This Week In Water: Yorkshire Water Accounts for NatCap Impacts

Natural capital accounting receives another boost as a UK water utility becomes the first of its kind to develop an environmental profit & loss account. Payments for ecosystem services (PES) received a boost as well, with passage of Peru’s PES law establishing a framework for compensation regarding ecosystem services.

This article was originally published in the Water Log newsletter. Click here to read the original.


2 July 2014 | Greetings! Earlier this month, the same week that US President Barack Obama unveiled a national climate action plan that opens the door to cap-and-trade in the power sector, Peru’s National Congress passed the country’s ground-breaking Payments for Ecosystem Services Law (Ley de Mecanismos de Retribucií³n por Servicios Ecosistémicos). The law passed with 83 votes in favor and none against, with no abstentions, according to a press release issued by the Ministry of Environment (MINAM).

The law sets out a framework for compensation for ecosystem services (like clean water or carbon storage) between land stewards and beneficiaries, including civil society, businesses, and municipal governments. Contracts will still be voluntary agreements between these parties, which means the government’s role is limited, according to those familiar with the law. It boils down to ecosystem services management and providing regulatory certainty for contracts – though the government will also help to identify payers and administer the compensation process.

“It’s a voluntary agreement between private parties with a private contract, but the state often owns the natural resources at the center of the contract,” explains Jose Luis Capella, Director of the Forestry Program in the Peruvian Society of Environmental Law (SPDA).

Examples of ecosystem services contracts in Peru are plentiful, like a project to restore degraded lands in the Rumiyacu-Mishquiyacu micro-watersheds, located among the jungles of Peru’s San Martin region. Residents in the city of Moyobamba agreed to finance sustainable land management through a monthly payment on their water bill. The Watershed Services Incubator, a collaborative initiative between Forest Trends (publisher of Ecosystem Marketplace) and MINAM, among other institutions, is a larger-scale effort to provide a capacity-building platform for developing water projects based on a payments for ecosystem services (PES) model.

Ultimately, Peru’s law aims to coordinate all of these activities by providing a simplified framework for PES to increase the mechanism’s use. It’s based on a simple idea that isn’t particularly innovative: those who help maintain and improve ecosystem services establish an agreement with those who are voluntarily willing to compensate for those services.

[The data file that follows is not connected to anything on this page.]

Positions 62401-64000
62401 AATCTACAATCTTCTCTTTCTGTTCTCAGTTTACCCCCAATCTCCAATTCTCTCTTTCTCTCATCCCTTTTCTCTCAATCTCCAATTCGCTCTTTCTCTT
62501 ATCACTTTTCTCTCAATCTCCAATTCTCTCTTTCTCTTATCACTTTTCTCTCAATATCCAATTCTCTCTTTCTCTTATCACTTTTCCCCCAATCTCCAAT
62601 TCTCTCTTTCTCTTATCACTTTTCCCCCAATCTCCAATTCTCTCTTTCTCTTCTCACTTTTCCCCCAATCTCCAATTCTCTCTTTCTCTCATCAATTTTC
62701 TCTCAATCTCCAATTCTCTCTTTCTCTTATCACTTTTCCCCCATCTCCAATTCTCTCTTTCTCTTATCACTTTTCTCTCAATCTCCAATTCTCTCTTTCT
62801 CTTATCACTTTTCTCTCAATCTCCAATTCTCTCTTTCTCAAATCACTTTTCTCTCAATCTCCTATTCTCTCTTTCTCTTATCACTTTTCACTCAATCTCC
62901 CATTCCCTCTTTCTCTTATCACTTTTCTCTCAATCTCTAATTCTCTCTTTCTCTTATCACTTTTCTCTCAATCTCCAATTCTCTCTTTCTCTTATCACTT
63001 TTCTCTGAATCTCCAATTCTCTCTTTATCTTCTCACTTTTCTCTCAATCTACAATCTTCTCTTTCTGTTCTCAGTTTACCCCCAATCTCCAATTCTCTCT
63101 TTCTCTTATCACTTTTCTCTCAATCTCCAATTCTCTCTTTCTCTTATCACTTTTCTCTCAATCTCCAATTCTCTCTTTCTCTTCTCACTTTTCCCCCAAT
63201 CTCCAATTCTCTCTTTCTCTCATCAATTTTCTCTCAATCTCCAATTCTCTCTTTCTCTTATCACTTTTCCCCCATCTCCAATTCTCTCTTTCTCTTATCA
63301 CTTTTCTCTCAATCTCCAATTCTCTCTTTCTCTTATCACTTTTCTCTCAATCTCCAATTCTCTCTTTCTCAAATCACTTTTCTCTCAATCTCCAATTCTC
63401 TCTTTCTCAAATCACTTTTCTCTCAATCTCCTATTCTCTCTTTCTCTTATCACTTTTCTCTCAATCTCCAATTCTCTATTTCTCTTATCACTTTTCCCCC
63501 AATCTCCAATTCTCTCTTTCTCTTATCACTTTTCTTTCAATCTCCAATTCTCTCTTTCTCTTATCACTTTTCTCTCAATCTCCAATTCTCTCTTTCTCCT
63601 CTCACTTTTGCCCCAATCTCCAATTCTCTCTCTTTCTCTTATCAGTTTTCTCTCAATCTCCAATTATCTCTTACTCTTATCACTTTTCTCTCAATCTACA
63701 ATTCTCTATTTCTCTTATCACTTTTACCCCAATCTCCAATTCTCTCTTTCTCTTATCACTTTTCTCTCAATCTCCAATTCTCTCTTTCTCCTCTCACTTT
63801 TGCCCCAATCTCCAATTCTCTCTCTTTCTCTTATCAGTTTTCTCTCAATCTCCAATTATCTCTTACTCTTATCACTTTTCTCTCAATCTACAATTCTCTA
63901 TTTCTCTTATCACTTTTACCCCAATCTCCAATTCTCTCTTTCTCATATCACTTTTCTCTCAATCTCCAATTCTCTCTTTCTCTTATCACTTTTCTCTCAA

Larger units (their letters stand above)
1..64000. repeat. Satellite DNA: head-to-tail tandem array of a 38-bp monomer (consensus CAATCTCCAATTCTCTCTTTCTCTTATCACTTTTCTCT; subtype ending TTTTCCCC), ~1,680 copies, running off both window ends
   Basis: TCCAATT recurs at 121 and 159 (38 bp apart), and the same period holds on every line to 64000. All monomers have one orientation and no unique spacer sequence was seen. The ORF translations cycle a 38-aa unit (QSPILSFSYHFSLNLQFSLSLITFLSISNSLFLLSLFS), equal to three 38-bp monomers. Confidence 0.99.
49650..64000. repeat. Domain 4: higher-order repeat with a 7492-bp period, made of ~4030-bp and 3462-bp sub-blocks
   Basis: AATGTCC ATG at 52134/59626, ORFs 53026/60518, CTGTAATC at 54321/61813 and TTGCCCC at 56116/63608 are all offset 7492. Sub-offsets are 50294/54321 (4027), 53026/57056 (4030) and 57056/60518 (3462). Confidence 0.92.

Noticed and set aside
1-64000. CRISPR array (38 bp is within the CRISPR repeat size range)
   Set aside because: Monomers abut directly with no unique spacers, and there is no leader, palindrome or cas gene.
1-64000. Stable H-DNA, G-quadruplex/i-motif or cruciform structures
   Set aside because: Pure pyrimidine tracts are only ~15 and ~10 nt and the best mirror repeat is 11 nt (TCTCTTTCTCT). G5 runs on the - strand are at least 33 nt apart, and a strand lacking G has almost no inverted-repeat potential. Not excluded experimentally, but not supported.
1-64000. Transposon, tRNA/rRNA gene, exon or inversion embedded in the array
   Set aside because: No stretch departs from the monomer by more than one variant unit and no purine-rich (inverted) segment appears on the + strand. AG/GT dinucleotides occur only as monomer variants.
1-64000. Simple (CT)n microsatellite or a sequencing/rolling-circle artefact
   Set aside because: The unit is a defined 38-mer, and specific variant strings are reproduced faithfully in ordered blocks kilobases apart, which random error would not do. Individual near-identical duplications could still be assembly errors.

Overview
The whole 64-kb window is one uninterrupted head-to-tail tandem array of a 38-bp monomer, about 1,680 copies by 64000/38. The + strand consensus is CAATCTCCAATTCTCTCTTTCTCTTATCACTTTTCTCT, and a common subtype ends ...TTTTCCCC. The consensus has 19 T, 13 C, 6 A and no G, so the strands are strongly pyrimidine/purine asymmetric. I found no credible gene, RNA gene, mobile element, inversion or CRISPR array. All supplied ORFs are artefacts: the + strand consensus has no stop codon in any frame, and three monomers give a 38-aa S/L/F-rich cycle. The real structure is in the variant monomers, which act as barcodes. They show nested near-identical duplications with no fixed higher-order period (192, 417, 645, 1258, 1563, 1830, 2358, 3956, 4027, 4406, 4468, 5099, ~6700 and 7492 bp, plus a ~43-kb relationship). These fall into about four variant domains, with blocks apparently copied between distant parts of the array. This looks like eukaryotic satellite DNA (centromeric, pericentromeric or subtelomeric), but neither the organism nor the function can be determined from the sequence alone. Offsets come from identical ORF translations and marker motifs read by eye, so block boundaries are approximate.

Other big stories this month: Yorkshire Water becomes the first water company to develop an environmental profit & loss statement reflecting its impacts on natural capital. India’s Sanjay Ghandi National Park is now part of Mumbai’s “natural infrastructure” system with the announcement of watershed management plans for the park to protect city drinking water supplies. And the latest installment in our series on the water-energy-food nexus offers a background look at what the concept, and why it’s so important to put nature in the nexus.

Very best,

— The Ecosystem Marketplace Team

For questions or comments, please contact [email protected]

EM Headlines


Peruvian Congress passes historic ecosystem services law

Six years in the making, Peru’s new Ecosystem Services Law passed this month, providing a comprehensive legal framework for the sticky issue of payments for ecosystem services. It is one of the most advanced pieces of legislation of its type, but had been stuck in committee for five years. Peru’s National Congress passed the country’s ground-breaking Payments for Ecosystem Services Law (Ley de Mecanismos de Retribucií³n por Servicios Ecosistémicos) with 83 votes in favor and none against, with no abstentions, according to a press release issued by the Ministry of Environment.

The law provides a legal framework to support a diverse range of ecosystem services – including greenhouse gas emissions reductions, biodiversity conservation and the preservation of natural beauty. Investments in watershed services (IWS), an already popular water management method in the country, have also been incorporated into the proposal.

There are two parties involved in the compensation process that the law lays out. The first are land stewards – farmers, indigenous peoples, landowners and individuals involved in ecotourism, who act as the receivers of ecosystem services. The other group – mostly civil society, businesses and municipalities – are the payers. They compensate the land stewards to practice sustainable land-use. These sustainable practices ensure businesses and cities will have the ecosystem services, like clean water and air, that they need to survive and thrive.